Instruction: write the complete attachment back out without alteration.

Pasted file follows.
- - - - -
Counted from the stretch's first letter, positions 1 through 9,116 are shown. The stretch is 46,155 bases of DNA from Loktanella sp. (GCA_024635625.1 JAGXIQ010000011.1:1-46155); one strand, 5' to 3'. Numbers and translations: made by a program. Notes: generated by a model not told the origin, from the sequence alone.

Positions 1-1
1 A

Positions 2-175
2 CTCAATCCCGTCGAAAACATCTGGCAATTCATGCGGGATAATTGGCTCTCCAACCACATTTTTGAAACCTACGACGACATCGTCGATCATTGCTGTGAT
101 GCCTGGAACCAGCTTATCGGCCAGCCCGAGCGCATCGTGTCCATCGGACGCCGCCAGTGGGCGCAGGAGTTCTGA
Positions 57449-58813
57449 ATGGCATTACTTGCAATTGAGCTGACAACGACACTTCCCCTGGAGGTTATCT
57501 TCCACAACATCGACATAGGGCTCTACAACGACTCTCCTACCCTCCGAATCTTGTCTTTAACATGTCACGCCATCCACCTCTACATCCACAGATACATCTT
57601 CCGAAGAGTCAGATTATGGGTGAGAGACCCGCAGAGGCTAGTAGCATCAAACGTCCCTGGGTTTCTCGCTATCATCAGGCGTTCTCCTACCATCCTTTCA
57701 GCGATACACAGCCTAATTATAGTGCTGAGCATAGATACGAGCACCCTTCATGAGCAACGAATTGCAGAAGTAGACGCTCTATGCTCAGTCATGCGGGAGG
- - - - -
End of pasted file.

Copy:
Counted from the stretch's first letter, positions 1 through 9,116 are shown. The stretch is 46,155 bases of DNA from Loktanella sp. (GCA_024635625.1 JAGXIQ010000011.1:1-46155); one strand, 5' to 3'. Numbers and translations: made by a program. Notes: generated by a model not told the origin, from the sequence alone.

Positions 1-1
1 A

Positions 2-175
2 CTCAATCCCGTCGAAAACATCTGGCAATTCATGCGGGATAATTGGCTCTCCAACCACATTTTTGAAACCTACGACGACATCGTCGATCATTGCTGTGAT
101 GCCTGGAACCAGCTTATCGGCCAGCCCGAGCGCATCGTGTCCATCGGACGCCGCCAGTGGGCGCAGGAGTTCTGA
Positions 57449-58813
57449 ATGGCATTACTTGCAATTGAGCTGACAACGACACTTCCCCTGGAGGTTATCT
57501 TCCACAACATCGACATAGGGCTCTACAACGACTCTCCTACCCTCCGAATCTTGTCTTTAACATGTCACGCCATCCACCTCTACATCCACAGATACATCTT
57601 CCGAAGAGTCAGATTATGGGTGAGAGACCCGCAGAGGCTAGTAGCATCAAACGTCCCTGGGTTTCTCGCTATCATCAGGCGTTCTCCTACCATCCTTTCA
57701 GCGATACACAGCCTAATTATAGTGCTGAGCATAGATACGAGCACCCTTCATGAGCAACGAATTGCAGAAGTAGACGCTCTATGCTCAGTCATGCGGGAGG